The first time Dean Hale tried to grow broccoli, he kept getting flowers instead.
"I thought I must have had a defective plant," he said with a laugh.
Turns out, he was trying to plant the staple vegetable too late in the year. The warm Ontario weather was causing the plant to flower, making it inedible and bitter.
These days, Hale knows the prime season to plant broccoli. He also can tell you how to coax cabbage, lettuce, tomatoes, cucumbers, peppers and dozens of other crops from a plot in your very own backyard using a simple concept called square-foot gardening.
The concept of square-foot gardening has been around for decades. Rather than wrestling with an unruly backyard that is often full of clay, compacted soil and other impediments to growing crops, novice gardeners can build a raised bed filled with ideal soil.
Using wire to make a grid on the bed, the first-time farmer then plants a different crop in each square, according to pre-determined specifications. For example, in a one-foot square you can grow either a single broccoli plant or 16 carrots.
Hale's business, Growing Green Hamilton, launched this year. For a fee — a 4 foot by 4 foot plot costs $200 until April 10 — he'll build you a square-foot garden box of your own, complete with his no-brainer soil blend and a wealth of knowledge from his many years of experience. Hale ran a hobby farm before moving to Hamilton with his wife so she could study at McMaster University.
"I was trying a lot of different methods on the hobby farm, like row gardening, but I found that with square-foot gardening, once you get it set up, it really takes a lot of guesswork out of growing food," he said.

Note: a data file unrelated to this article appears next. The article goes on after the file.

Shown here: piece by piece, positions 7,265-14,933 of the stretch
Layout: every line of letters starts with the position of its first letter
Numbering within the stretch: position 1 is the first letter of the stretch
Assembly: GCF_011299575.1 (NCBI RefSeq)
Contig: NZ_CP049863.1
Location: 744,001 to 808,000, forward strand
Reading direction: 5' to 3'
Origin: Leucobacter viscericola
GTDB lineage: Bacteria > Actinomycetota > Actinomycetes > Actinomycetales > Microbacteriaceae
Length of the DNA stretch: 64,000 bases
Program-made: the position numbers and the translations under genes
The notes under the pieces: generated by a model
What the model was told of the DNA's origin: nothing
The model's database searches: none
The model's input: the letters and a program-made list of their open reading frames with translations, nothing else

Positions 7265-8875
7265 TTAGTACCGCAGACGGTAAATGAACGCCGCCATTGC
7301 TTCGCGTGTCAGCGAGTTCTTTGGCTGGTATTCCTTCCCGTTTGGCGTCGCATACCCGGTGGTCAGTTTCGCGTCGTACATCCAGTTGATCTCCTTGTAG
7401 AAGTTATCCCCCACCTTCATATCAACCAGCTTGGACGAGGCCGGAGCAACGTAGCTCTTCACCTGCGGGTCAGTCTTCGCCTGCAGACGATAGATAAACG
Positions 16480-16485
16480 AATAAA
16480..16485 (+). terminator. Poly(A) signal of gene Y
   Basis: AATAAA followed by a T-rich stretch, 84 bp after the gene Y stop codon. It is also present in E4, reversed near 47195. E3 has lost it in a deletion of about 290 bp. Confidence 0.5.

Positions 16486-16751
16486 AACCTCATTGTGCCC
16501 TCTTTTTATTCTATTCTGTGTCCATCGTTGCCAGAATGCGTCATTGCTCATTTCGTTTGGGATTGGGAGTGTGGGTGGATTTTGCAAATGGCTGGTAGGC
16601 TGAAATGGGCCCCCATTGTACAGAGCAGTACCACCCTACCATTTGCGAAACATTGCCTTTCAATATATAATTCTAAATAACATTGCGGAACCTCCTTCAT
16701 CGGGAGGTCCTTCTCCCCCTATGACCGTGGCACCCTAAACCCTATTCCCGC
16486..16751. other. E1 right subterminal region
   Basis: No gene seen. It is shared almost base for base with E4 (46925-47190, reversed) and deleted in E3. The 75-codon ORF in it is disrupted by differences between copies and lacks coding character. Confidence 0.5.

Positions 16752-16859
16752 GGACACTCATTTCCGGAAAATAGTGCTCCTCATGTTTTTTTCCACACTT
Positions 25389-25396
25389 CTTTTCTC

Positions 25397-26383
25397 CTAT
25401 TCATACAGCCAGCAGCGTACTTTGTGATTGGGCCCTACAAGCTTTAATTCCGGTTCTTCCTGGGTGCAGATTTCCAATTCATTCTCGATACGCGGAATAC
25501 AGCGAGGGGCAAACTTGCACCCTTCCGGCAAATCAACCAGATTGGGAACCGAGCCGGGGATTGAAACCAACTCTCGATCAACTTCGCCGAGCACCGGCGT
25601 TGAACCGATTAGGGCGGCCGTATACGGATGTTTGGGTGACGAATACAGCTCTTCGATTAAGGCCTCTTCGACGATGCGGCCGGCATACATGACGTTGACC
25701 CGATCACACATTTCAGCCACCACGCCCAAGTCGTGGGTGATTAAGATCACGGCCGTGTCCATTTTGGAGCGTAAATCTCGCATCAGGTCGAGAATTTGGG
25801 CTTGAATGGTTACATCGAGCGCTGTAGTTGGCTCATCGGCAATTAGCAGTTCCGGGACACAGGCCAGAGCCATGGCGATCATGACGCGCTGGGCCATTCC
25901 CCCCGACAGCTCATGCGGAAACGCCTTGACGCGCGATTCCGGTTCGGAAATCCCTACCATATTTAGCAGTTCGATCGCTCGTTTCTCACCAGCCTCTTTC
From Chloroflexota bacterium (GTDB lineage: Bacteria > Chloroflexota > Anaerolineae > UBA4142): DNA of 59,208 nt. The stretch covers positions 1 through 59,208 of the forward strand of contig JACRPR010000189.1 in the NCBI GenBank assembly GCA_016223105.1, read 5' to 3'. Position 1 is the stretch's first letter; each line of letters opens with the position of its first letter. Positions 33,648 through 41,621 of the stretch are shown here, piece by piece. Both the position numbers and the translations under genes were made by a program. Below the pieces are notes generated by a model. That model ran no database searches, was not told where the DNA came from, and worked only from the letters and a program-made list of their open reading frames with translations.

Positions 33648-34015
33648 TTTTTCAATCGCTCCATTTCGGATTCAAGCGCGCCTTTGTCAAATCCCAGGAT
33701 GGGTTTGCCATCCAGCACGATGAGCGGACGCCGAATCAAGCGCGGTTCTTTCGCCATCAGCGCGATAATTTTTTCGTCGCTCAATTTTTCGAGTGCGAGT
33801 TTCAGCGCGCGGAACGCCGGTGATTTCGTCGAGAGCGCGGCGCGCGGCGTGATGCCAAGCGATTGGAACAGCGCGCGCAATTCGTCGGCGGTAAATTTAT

Despite the small size of the gardens, they can yield a high volume of crops.
Hale recommends rotating crops for different times of year. In the spring and fall, while it's cool, veggies such as broccoli, cauliflower, lettuce and carrots thrive. During the summer, it's better to switch them out for tomatoes, peppers, eggplants and artichokes.
"One four-by-four garden is definitely going to provide you with enough produce to have a salad for the entire family every day of the summer," Hale said, and once it's in, a square-foot garden can last up to six years before you need to replenish the soil.
"A lot of it you can freeze — peas, spinach — and use it throughout the year."
Growing in Hamilton
Despite being a square-foot gardener for years, Hale only really embraced the idea of marketing the service when he came to Hamilton. He said it's the perfect community for this type of gardening, because so many people in the area are interested in local, organic food and being able to trace where their meal came from.
"I haven't been here that long, but from what I've witnessed, Hamilton is very supportive of entrepreneurs. I've already had a huge outpouring of support for this idea."
With food prices steadily increasing — they're expected to rise as much as four per cent in 2013 — Hale thinks his backyard gardening concept could help ease some of the pressure on household budgets. He's also aiming to connect with local community groups and churches who could set up gardens and either sell the produce or donate it directly to those in need.
It's a concept already embraced by Good Shepherd, whose Victory Gardens project produced nearly 6,000 kilograms of food in five inner city sites last year. Their crops are all donated to local food banks. Hale would like to help establish more sites like these.
"With all the space we have here [in Hamilton], I don't think there's any reason for anyone to go hungry when we can grow completely sustainable food right in our backyard."